Things I've been doing right:
- iKnow sentences and resources.
Easily one of the most invaluable assets I've come across in my studies, iKnow is packed to the brim with practically everything one needs to attain an excellent grasp on the Japanese language (and, in time, many other languages as well). With a generous Creative Commons license and free access, their fantastic collection of audio dictation, sentences and pictures are open to all.
One flaw I did realize early on is that their example sentences can be a little on the long side for a sentence mining beginner. This can easily lead to stressful SRS reviews when a sentence contains several elements you're unfamiliar with - I know it did for me. My solution was to concurrently use iKnow's solid web application to reinforce my vocabulary, as well as focusing on one key word per sentence, and the result has been very effective.
Having completed the first 400 words (out of a current 6,000, with more to come), I feel like I've obtained a very solid base in which to branch off from.
- Keeping up sentence reviews
I believe I've missed a day or two, but I've become self-disciplined enough to prevent these situations whenever possible, and to catch back up quickly when not. ... Usually.
- Input from everyday-Japanese sources
So, on top of my daily sentence reviews, I think I've been doing a pretty decent job of absorbing Japanese from various sources outside of iKnow and Kanji.Odessey and so forth, such as import games, music, literature, websites and television. Not only does this help with my learning the language, but it's also fun, allowing me to experience a lot of the content that pushed me to learn this language in the first place.
Things I've been doing wrong:
- RTK reps + lazyass = BAD
I really wish there were an easy solution to this problem, as it's a major one - indeed, probably my most major problem. I fear that further neglect will cause me to forget a lot of what I worked so hard to learn in the first place, so I'm making a very conscious effort to review at least 100 kanji a day. That shouldn't be so bad, right?
But no matter how hard I try to force myself into reviewing these suckers, no matter how much time I allocate for a timeboxing session, the sheer monotony, frustration and mindnumbing boredom of it all causes me to lose interest very quickly. How can I make RTK reviewing fun? This is a question I've been struggling to answer since the beginning. Perhaps I should just brace and accept that it's a necessary evil, because it's certainly necessary.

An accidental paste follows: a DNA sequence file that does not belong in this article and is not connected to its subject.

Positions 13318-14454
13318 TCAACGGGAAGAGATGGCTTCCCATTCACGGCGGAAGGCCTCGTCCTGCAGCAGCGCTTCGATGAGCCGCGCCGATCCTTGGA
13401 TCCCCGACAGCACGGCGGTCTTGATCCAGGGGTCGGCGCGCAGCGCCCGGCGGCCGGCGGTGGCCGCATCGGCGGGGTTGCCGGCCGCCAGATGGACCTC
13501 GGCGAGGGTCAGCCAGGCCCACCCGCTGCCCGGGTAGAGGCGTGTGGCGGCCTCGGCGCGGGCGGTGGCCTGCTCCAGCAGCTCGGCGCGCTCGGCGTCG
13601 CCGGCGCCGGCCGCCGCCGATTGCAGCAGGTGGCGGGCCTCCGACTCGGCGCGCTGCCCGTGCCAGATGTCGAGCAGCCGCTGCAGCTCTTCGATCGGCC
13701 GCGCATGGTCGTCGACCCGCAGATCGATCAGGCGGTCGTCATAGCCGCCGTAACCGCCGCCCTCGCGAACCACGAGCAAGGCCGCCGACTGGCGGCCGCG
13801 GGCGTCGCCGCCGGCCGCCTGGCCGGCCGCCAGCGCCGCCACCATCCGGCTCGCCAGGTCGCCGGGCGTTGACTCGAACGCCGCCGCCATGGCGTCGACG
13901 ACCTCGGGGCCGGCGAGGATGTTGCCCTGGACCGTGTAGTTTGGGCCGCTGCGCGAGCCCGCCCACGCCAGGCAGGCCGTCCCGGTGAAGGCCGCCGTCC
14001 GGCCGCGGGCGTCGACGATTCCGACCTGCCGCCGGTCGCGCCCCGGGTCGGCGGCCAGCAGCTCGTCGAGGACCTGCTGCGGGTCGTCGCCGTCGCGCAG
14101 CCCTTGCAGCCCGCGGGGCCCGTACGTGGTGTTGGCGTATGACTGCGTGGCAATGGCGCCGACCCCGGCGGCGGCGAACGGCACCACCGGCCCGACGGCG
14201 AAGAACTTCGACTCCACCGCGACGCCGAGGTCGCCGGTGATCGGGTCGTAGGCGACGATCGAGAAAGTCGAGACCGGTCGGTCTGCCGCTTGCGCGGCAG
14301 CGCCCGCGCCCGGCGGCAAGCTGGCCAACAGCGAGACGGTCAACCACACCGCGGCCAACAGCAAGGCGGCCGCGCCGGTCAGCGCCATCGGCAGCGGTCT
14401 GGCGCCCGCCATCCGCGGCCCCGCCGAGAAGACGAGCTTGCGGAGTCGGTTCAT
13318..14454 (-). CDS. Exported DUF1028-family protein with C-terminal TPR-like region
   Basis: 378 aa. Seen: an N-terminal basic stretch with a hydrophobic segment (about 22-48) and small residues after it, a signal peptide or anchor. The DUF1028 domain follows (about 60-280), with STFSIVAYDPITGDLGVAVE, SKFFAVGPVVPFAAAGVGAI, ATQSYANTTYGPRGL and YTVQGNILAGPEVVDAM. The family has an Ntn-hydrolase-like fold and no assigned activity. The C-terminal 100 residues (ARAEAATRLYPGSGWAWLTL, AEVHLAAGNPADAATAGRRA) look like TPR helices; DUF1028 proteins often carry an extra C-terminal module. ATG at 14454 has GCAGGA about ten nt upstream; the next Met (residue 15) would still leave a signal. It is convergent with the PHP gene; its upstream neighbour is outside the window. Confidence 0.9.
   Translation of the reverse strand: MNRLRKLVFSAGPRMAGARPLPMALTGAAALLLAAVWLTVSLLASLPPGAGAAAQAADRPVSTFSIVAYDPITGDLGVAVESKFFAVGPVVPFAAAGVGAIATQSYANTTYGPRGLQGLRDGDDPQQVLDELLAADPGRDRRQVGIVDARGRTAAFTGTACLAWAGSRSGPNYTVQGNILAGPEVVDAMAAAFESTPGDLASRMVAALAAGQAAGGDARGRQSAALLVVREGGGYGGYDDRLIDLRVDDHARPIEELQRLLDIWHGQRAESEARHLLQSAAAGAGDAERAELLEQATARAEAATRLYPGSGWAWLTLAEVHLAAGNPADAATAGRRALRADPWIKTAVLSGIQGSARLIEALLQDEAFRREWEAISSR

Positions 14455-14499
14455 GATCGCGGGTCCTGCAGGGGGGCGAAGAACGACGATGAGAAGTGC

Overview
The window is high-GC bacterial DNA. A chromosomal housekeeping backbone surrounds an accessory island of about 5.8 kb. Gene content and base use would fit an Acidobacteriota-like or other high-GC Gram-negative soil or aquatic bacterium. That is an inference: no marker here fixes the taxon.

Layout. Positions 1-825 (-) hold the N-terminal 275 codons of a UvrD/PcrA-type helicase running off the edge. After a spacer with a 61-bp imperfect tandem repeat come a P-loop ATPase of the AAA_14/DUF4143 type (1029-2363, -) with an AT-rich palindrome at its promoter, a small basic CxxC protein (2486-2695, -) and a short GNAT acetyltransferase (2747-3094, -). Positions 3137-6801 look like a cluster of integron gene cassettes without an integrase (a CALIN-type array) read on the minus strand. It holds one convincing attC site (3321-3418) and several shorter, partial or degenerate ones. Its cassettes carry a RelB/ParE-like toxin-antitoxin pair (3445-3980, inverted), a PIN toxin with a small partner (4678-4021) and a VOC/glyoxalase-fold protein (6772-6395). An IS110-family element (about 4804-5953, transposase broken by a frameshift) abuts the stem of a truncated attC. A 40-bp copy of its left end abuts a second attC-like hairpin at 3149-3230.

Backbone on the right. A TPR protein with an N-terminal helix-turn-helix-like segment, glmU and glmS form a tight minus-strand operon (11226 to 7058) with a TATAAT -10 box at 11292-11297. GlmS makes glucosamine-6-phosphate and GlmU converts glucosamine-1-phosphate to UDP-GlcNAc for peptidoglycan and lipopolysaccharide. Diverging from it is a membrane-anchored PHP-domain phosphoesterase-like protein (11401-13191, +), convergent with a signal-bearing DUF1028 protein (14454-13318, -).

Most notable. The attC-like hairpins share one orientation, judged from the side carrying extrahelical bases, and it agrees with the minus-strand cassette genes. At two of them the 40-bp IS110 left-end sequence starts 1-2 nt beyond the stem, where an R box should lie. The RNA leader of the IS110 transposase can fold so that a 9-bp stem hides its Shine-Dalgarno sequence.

- Overreliance on learning material
Don't get me wrong, though - I think that iKnow is incredibly helpful, and I still recommend it to beginning learners. It's served as a very solid foundation for my Japanese vocabulary, but I feel that it's about time to move upward and use my current knowledge to build the rest of this structure without the aid of a learner's resource. (Though, there will definitely be exceptions)
For the past couple of days, I've been spending my "study" time quite differently, with good results. I certainly have a ways to go before I'm able to fully understand most material, but as long as I'm exposed to things I really enjoy and want to experience, I'm positive that I'll get a lot more out of it.
Obviously, timeboxing aids in blocking out distractions quite well - if you're on a time limit, you're not as likely to shift your focus to something else. But sometimes, timeboxing isn't quite enough to keep my attention.
Another nifty tool I've come across is SimplyNoise, which... well, generates white/pink/brown noise from a Flash interface, really. Now, why would you want to blast literal noise at yourself willingly, you might ask? I'm not a big fan of white noise, but give pink and brown a shot and maybe you'll see why I recommend this site as a tool for blocking distractions. Not only can the noise effectively muffle out outside sound, but it's oddly relaxing as well. I've actually used more than one noise tool in the past, with varying degrees of success - read up on binaural beats if you're interested.
Perhaps the most difficult thing has been limiting my time on instant messengers, but alas - when I'm this serious about acquiring a language, I can't risk losing focus, especially at the phase I'm currently in (having just transitioned to monolingual dictionary). Sorry, guys.
ConclusionThis has obviously been a learning experience, and one of intense trial and error. What works wonderfully one day may become useless the next, as I've witnessed many times over since I began in September of 2008.
The important part has been continuing what does work, identifying what doesn't work and why, and then refining the process over and over and over again, picking up bits and pieces of the language all the while.
Since I began in September, I feel as though my self-discipline has grown greatly, and my brain works in ways that I've seldom experienced before my discovery of RTK mnemonics and real language study. It's a wonderful feeling, and I encourage everyone to learn at least one foreign language if they haven't.
Clearly, this has been far from an easy task, but as I've said before... I like a challenge in everything. Japanese gives me this challenge and then some.